The purpose of this blog is to show off John Lofgreen's Alaskan world through his wildlife art and nature photography. It will explain his painting techniques, and report on his latest activities including exotic journeys around the world.
Even before we passed through the entrance gate to Mburo Nat. Park, we started seeing Zebras. Since I saw so many Zebras in South Africa the year before I hardly paid any attention to them. Little did I know that the few Zebras we saw out of the park and just inside the park would be the only Zebras we would see on the entire trip.
These were Gary's first wild Zebras so he paid more attention to them, and got better photos than me.
These were just about the only Impalas we saw as well. I photographed this same doe with fawns, but Gary got a good close up.
I love this photo of a Topi on topi of a termite mound.
Striped Kingfisher was a new bird for all of us.
These small eagles were fairly common in open countryside inside the national parks.
Gary told me that he incorporated a few of my photographs into a program that he put on about Uganda. This photo is slightly tilted like the one I shot, so it might be my photo of Water Thick-knees on the shore of Lake Mburo.
I'm not sure if this is my photo, or Gary's photo of an African Finfoot. It's a difficult bird to find, except on Lake Mburo.
There is no doubt that Gary got this lucky shot of a White-backed Night Heron with it's throat pouch inflated just before it calls.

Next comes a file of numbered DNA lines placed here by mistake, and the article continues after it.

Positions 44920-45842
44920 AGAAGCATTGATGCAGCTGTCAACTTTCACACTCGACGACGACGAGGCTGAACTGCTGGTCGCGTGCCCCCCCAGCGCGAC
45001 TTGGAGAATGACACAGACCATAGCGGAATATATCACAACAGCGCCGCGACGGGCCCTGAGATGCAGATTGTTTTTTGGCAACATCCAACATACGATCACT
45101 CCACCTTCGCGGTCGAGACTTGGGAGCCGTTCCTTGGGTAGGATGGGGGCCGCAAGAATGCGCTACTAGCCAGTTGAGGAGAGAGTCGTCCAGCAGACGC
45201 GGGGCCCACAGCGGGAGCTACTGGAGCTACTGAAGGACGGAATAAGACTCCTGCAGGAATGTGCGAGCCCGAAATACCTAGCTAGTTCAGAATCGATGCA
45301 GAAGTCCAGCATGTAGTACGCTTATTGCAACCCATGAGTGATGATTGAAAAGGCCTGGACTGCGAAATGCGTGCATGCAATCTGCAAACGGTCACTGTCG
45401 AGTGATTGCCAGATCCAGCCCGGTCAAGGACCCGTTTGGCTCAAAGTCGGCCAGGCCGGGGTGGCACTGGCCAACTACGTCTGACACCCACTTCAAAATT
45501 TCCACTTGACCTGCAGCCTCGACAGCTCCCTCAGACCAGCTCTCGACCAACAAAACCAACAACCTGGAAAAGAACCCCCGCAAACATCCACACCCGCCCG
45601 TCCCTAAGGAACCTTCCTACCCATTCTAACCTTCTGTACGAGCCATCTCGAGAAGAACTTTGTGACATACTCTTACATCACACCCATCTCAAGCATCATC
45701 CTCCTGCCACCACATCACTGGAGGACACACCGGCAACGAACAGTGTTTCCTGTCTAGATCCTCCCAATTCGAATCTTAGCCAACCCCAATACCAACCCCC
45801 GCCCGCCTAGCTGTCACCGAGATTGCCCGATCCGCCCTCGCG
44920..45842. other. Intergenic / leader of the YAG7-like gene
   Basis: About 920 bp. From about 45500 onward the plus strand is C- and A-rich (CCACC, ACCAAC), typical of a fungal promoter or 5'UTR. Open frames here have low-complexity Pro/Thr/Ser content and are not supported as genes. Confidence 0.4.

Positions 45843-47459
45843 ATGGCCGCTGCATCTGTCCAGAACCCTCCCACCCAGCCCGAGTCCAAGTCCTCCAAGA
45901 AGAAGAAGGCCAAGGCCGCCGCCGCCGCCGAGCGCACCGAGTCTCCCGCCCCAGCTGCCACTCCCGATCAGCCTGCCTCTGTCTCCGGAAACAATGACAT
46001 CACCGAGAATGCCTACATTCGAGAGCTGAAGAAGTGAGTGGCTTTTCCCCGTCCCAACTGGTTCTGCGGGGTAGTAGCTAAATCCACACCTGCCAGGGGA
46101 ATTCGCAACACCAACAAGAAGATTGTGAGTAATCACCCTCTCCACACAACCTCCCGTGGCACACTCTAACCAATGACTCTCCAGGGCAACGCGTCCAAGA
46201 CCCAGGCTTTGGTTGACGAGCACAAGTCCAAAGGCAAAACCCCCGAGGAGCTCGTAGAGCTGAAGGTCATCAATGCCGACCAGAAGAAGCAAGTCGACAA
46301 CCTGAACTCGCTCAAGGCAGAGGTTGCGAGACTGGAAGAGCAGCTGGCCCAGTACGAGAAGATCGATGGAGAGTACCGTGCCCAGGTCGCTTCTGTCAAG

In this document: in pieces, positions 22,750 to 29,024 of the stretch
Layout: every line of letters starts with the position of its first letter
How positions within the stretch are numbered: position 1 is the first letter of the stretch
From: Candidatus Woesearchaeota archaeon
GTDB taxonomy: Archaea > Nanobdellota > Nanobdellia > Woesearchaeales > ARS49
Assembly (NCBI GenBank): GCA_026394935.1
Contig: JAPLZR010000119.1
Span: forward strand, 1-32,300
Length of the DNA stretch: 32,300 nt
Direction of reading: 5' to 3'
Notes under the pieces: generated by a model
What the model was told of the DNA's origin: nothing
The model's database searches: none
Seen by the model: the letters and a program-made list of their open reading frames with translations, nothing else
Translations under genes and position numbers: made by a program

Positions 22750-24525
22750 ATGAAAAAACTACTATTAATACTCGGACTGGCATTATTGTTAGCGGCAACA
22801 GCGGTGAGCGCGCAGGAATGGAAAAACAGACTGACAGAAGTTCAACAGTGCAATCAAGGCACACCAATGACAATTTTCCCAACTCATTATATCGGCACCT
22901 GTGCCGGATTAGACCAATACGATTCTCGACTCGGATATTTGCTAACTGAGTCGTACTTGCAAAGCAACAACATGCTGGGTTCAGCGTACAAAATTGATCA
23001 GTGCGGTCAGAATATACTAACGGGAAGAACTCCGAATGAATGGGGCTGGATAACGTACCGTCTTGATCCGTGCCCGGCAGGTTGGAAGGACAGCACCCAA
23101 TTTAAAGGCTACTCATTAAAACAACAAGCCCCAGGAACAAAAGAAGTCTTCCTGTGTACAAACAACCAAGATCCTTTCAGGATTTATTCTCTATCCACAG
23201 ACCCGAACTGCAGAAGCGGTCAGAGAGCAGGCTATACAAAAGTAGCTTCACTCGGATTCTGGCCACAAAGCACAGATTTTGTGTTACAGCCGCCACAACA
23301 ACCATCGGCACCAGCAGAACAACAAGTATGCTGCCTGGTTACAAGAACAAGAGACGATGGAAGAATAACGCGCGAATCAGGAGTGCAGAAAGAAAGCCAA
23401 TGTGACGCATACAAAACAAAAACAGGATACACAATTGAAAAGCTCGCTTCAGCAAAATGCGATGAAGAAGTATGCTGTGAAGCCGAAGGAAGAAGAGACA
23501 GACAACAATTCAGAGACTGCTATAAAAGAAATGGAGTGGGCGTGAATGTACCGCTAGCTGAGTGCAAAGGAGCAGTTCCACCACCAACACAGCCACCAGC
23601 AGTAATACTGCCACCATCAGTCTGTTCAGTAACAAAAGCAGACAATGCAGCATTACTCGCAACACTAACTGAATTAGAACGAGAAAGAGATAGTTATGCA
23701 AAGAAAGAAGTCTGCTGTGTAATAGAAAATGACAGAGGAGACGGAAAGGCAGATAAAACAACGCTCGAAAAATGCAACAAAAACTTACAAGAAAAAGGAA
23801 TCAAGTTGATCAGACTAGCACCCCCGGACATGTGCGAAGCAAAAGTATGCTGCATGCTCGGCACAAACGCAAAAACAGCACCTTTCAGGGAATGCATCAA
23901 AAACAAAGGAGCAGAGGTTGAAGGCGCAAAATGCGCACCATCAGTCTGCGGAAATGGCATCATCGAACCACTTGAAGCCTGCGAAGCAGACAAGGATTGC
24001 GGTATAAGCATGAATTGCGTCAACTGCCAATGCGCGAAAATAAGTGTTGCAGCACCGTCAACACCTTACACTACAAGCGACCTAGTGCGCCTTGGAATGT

Fortune and a quick trigger finger enabled Gary to get a second lucky shot of this pair of WBN Herons together. This is another photo that makes me jealous. The boat was rocking, and these birds were hiding in dense vegetation. I could not get such fine photos. These birds are another species that are very difficult to find.
One of the world's most colorful birds. This Malachite Kingfisher perched on the side of a boat nearly the same color as the lake.
Another great shot of a great beauty.
The Wattled Lapwing is a large shorebird that strays far from the shore. Way cool.
There were some large Cape Buffalo in the park.
Ankore Cattle are pretty awsome for a domestic cow, but I was very disappointed to see hundreds of them roaming throughout the park. As I said before, herdsmen do not tolerate large predators. If I'm paying full price to visit a park, I expect it to be free of livestock. They say that one lion manages to hang on in the park, but how pathetic is that?
Once again we were on the road to the next reserve. Almost all of the roads in Uganda are unpaved, and foot traffic is far more common than vehicle traffic. It is difficult to drive more than about 20 mph.
People haul water for miles everyday. The country is in desperate need of basic infrastructure like wells, electricity, and plumbing.